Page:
Summer is coming: Hot weather, hot and heavy times ahead, right? Not so fast, all you sweet summer children — the Zika virus could end up being the worst kind of wingwoman over the next few months. In March, the Centers for Disease Control and Prevention issued new guidelines about the Zika virus and sexual transmission — but is it safe to have sex if you've been exposed to Zika? It's a valid concern given the health complications from Zika, which includes the possibility of microcephaly in newborns to the development of Guillain-Barré Syndrome in adults.

While most people tend to associate the transmission of the virus solely with mosquitos, it's important to understand that Zika is also a sexually transmitted disease. In February, Texas health officials reported the first sexually transmitted case of Zika in the United States. On Thursday, the Georgia Department of Public Health confirmed its first sexually transmitted case of Zika in Georgia. On Monday, the World Health Organization released new guidelines on the prevention of sexual transmission of Zika virus, stating that "mounting evidence has shown that sexual transmission of Zika virus is possible and more common than previously assumed."

What does this mean for summertime sex in a season of Zika? Time to stock up on condoms, folks. Lots and lots of condoms.

Condoms made with native latex are ready to be packed at the Natex factory that produces around 100 million condoms per year for the Brazilian Health Ministry in Xapuri, Acre State on October 7, 2014. Current production equates to a fifth of the 500 millions condoms -- known as 'camisinhas de Venus' or little Venus shirts in Portuguese -- which the government hands out annually free of charge in a country where according to the UNAIDS non-government organization 730,000 people are HIV-positive. AFP PHOTO / YASUYOSHI CHIBA (Photo credit should read YASUYOSHI CHIBA/AFP/Getty Images)

Like other sexually transmitted diseases, the virus passes through the exchange of bodily fluids from an infected person to their uninfected partner. The virus is a persistent one: In the same report from the WHO, it noted that RNA shed from the Zika virus has been found in bodily fluids — semen, urine, and even saliva — for as many as 29 days after infection. As with other sexually transmitted diseases, safe sex practices that prevent the transmission of bodily fluids between partners is your best bet, and that recommendation is no different when you're dealing with Zika.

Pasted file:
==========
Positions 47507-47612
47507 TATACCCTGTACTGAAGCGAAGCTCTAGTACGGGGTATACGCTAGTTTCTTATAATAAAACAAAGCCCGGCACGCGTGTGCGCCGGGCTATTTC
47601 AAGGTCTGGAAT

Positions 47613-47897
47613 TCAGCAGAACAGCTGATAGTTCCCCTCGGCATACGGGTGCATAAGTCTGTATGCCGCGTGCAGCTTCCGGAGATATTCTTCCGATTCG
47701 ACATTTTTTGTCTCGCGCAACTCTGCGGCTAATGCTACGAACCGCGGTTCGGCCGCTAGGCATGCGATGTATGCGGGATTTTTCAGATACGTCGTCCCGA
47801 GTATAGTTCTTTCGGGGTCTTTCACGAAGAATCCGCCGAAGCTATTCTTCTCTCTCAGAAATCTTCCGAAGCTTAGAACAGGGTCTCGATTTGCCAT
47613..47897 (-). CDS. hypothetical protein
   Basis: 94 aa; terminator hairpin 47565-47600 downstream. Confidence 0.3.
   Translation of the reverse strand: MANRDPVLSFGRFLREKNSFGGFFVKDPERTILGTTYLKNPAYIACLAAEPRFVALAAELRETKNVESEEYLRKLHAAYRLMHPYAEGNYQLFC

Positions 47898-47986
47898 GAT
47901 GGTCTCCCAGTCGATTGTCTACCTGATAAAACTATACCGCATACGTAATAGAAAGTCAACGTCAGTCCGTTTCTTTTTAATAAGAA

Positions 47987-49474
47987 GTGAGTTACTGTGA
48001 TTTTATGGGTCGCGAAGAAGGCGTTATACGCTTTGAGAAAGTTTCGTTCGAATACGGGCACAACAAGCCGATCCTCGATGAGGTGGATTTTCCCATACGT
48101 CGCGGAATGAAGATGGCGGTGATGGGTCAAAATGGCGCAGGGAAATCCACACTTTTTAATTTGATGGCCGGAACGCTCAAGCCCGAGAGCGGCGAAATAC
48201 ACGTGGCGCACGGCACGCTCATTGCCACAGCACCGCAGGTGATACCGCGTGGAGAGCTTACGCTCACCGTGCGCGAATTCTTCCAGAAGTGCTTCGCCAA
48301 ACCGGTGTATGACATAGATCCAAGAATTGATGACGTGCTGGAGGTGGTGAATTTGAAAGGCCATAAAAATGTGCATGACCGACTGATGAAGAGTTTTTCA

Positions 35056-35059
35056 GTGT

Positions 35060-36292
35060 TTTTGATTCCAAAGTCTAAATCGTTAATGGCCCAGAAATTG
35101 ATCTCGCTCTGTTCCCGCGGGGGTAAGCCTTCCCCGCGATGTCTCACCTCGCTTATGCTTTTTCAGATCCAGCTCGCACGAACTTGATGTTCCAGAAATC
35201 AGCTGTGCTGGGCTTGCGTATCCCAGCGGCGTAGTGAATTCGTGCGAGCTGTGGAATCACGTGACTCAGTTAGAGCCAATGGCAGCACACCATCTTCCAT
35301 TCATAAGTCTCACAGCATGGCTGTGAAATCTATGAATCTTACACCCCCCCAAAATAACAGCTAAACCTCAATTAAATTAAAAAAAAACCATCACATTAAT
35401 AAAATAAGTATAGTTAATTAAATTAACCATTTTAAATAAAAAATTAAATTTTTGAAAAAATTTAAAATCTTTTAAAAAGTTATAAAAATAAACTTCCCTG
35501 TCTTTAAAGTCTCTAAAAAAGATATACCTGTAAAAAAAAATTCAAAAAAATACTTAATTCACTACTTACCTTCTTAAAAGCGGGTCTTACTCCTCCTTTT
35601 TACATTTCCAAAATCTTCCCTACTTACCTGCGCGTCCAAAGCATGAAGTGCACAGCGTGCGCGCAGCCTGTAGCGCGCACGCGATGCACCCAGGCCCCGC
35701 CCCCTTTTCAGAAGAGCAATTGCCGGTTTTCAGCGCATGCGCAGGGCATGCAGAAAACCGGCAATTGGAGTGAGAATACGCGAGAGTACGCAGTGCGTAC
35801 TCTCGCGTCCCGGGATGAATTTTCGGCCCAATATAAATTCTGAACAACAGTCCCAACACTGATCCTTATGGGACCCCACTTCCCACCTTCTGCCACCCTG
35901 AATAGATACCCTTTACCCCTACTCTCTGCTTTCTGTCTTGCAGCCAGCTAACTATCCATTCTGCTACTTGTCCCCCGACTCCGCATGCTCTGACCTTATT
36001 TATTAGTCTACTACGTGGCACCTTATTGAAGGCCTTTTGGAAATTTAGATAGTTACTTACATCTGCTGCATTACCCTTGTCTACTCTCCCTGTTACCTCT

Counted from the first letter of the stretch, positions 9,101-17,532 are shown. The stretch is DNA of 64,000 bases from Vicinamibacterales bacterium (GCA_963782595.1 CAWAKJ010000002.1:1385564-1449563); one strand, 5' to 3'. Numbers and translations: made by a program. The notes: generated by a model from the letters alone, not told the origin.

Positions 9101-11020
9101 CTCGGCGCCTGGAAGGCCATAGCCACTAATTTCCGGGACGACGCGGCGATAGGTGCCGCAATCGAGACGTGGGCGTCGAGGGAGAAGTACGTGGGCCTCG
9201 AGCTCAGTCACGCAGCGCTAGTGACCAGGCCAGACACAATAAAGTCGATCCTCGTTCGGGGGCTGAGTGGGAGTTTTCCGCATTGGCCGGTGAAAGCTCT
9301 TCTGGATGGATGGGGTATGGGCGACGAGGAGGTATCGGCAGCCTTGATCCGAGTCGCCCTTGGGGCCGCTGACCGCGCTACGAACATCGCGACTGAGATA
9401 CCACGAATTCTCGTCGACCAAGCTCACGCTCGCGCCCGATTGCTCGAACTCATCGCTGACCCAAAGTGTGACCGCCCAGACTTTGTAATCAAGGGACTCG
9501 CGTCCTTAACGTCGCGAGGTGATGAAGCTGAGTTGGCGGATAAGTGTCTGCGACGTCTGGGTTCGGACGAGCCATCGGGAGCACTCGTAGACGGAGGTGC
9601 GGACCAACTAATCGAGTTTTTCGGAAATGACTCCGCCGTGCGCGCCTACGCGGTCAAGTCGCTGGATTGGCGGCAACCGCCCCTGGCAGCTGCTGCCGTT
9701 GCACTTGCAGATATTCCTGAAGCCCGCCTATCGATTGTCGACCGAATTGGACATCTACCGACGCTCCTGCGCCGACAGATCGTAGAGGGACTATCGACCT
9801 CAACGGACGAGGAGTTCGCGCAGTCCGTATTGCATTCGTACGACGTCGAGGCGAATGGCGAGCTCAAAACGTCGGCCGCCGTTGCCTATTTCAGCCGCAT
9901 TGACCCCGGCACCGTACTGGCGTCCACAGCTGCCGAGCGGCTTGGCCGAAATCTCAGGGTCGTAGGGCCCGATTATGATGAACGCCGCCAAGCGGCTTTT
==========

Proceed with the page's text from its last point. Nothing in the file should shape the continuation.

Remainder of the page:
Specifically, the WHO outlined recommendations for three Zika exposed groups of people: sexual partners of pregnant women who have traveled to or reside in areas with Zika; couples or women planning a pregnancy who have traveled to or live in these regions; and any man or woman who have traveled to such regions.

In the first group, sexual partners of pregnant women who could have been exposed to Zika should practice safer sex or abstain from sex entirely for the length of the pregnancy. What's safer sex? Well, it's any sexual activity where bodily fluids aren't exchanged, so, that means using barrier methods such as condoms or getting creative in the sack.

For the other two groups, they are both advised to abstain from sex or practice safer sex for at least eight weeks upon return. If a male shows symptoms of the Zika virus, couples trying to get pregnant should wait an additional six months before trying to conceive. The WHO report also specified that:

To date, all published cases of sexual transmission have been from symptomatic male, whose sexual activities may have occurred before, during or after Zika symptom onset, to their partner.

It is currently not known whether transmission is possible from women or from men who aren't showing symptoms.

Even though the threat of Zika via sexual transmission still looms large this summer, just remember that practicing safer sex will protect you from a lot more than just Zika, too. Bottom line? Glove up just to be safe.